Abacus Insights and FHIR Works on AWS provide co-engineered 21st Century Cures Act solution
This blog was co-authored by Angus McAllister, Product Owner of Open Source Healthcare Interoperability at AWS, and Art Huston, Engineering Manager at Abacus Insights.
In March 2019, the US Centers for Medicaid and Medicare Services published the CMS Interoperability and Patient Access Final Rule, requiring healthcare providers and payors to ensure patients have access to their medical and claims data. This implements a number of provisions of the 21st Century Cures Act and defines technical standards that these organizations must comply with, including HL7’s FHIR (Fast Healthcare Interoperability Resources). The majority of US providers and payors are subject to this, posing an industry-wide challenge.
To achieve compliance, organizations may build these standards into their systems themselves if they have the in-house capability, purchase new or upgraded software that implements these standards, or commission system integrators to do this for them. Because this needs to be done by a great many organizations, AWS created the FHIR Works on AWS toolkit, announced in August 2020, to reduce the undifferentiated heavy lifting required. FHIR Works on AWS is an AWS Solutions Implementation with an open source software toolkit that can be used to create a FHIR interface over existing healthcare applications and data. This provides a set of essential components necessary for complying with the final rule that AWS customers and APN partners can use to accelerate building their own solutions.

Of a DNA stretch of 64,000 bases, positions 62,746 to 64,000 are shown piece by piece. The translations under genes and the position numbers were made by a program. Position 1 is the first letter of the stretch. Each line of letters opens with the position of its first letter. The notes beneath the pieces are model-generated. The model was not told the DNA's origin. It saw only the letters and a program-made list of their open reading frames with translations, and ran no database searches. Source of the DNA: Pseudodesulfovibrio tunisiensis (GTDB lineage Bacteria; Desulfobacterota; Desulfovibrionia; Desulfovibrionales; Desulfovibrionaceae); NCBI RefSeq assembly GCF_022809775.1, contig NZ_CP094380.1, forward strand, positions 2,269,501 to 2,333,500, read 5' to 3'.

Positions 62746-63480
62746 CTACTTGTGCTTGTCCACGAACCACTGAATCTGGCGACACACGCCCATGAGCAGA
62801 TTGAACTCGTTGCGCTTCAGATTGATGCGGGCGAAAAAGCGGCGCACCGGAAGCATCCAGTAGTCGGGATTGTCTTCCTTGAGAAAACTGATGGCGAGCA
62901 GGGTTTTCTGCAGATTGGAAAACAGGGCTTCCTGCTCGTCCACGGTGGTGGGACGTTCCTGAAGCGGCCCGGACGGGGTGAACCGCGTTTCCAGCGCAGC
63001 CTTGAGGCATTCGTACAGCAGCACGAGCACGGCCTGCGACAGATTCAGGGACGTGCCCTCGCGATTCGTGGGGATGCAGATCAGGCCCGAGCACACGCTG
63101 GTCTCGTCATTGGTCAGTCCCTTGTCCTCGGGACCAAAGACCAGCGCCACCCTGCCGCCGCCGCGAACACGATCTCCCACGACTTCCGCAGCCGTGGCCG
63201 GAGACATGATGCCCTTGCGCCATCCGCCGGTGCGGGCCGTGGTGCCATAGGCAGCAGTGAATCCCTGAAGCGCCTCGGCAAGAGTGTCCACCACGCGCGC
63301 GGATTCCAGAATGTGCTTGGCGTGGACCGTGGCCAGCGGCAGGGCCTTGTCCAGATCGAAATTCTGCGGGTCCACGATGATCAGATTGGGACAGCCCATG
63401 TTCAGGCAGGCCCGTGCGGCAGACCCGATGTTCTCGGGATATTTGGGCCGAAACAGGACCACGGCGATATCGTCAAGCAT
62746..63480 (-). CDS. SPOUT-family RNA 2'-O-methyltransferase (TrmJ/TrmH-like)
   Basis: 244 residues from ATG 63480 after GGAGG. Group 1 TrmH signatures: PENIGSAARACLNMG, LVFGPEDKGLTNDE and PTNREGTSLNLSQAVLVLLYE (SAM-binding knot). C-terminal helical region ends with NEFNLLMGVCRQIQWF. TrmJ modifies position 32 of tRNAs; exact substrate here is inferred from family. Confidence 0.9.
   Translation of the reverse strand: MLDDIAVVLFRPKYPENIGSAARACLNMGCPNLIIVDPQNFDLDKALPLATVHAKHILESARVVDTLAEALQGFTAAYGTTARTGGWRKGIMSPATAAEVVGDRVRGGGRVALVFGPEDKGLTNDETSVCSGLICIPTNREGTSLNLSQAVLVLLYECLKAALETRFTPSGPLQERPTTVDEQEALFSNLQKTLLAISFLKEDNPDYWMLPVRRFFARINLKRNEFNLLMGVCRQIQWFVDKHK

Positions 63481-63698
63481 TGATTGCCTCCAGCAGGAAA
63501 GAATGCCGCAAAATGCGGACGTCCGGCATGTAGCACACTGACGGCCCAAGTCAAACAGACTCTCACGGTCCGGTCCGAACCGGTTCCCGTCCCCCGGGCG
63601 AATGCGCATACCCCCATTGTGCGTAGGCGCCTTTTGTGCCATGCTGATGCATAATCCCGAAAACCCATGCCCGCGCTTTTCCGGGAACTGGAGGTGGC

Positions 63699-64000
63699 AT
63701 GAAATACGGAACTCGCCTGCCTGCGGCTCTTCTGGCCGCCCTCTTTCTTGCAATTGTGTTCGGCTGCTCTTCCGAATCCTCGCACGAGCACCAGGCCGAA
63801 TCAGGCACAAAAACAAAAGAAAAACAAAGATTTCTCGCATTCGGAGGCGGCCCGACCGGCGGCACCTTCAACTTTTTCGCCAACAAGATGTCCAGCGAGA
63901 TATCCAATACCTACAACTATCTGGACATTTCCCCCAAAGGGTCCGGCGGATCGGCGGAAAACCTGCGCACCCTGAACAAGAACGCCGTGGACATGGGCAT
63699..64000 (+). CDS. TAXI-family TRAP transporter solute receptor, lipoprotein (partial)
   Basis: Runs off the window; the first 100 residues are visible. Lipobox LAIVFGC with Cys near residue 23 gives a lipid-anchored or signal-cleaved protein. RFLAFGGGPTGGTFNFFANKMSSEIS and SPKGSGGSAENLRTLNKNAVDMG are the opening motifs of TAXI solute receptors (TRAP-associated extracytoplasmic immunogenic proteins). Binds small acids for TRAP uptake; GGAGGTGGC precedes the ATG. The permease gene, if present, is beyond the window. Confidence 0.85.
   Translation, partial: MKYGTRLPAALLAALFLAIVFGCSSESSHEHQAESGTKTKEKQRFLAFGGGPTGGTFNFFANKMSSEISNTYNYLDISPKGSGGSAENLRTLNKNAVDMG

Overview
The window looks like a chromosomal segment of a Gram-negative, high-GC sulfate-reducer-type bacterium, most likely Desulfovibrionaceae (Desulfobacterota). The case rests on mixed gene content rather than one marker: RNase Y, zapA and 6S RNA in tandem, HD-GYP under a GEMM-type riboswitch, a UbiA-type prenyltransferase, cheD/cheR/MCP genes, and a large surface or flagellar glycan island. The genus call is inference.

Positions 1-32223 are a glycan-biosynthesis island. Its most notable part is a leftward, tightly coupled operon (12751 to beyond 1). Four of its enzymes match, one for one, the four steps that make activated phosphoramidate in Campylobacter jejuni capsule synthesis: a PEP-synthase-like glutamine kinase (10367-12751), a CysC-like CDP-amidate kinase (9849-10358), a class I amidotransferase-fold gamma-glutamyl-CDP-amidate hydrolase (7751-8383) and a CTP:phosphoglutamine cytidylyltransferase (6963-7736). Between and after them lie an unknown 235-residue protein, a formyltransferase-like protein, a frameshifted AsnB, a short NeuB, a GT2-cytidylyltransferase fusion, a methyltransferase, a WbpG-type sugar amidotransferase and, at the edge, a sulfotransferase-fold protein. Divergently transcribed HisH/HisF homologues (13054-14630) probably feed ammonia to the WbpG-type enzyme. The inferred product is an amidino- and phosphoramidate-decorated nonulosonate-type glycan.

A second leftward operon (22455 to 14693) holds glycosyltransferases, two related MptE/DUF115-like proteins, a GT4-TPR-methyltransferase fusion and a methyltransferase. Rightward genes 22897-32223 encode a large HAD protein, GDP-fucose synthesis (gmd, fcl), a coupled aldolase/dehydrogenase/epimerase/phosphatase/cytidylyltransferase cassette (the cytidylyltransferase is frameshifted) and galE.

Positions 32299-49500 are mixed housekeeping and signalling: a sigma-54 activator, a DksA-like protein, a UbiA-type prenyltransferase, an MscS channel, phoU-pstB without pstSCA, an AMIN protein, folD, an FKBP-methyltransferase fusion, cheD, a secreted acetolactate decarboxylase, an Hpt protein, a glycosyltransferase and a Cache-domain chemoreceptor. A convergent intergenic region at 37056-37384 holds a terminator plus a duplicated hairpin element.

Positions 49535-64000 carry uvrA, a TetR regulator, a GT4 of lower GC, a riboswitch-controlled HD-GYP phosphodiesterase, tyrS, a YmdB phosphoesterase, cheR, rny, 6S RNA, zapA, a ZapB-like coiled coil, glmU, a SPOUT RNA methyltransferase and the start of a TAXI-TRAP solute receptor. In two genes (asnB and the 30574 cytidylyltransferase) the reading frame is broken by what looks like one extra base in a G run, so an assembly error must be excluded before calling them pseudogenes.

AWS partner Abacus Insights, who offers a healthcare-specific Data Management and Analytics Enablement platform, wanted to build a product that would not only enable their healthcare payor customers to comply with the CMS final rule, but also enable them to gain previously unavailable insights into their data. After evaluating several possible approaches, from creating it from scratch through incorporating third-party products to integrating various managed services, they settled on using FHIR Works on AWS as the foundation. This most closely fit their vision of what they needed to achieve for their customers: a solution tailored to their specific requirements for security, deployment automation and streamlined operations, but without the overhead of having to re-create the FHIR interface and all the associated processing logic. Abacus’ solution enables its customers to not only comply with the CMS Interoperability and Patient Access Final Rule, but also excel at operating and meeting the ongoing high security demands of managing PII & PHI data. Abacus has now implemented this solution with three Healthcare Payor customers, going live on July 1, 2021. They will be able to ingest data from a variety of data sources (medical claims, pharmacy, lab, encounters), make it available in FHIR servers in compliance with the CARIN and DaVinci implementation guides, and allow third-party apps to access it using the SMART on FHIR Smart App Launch protocol.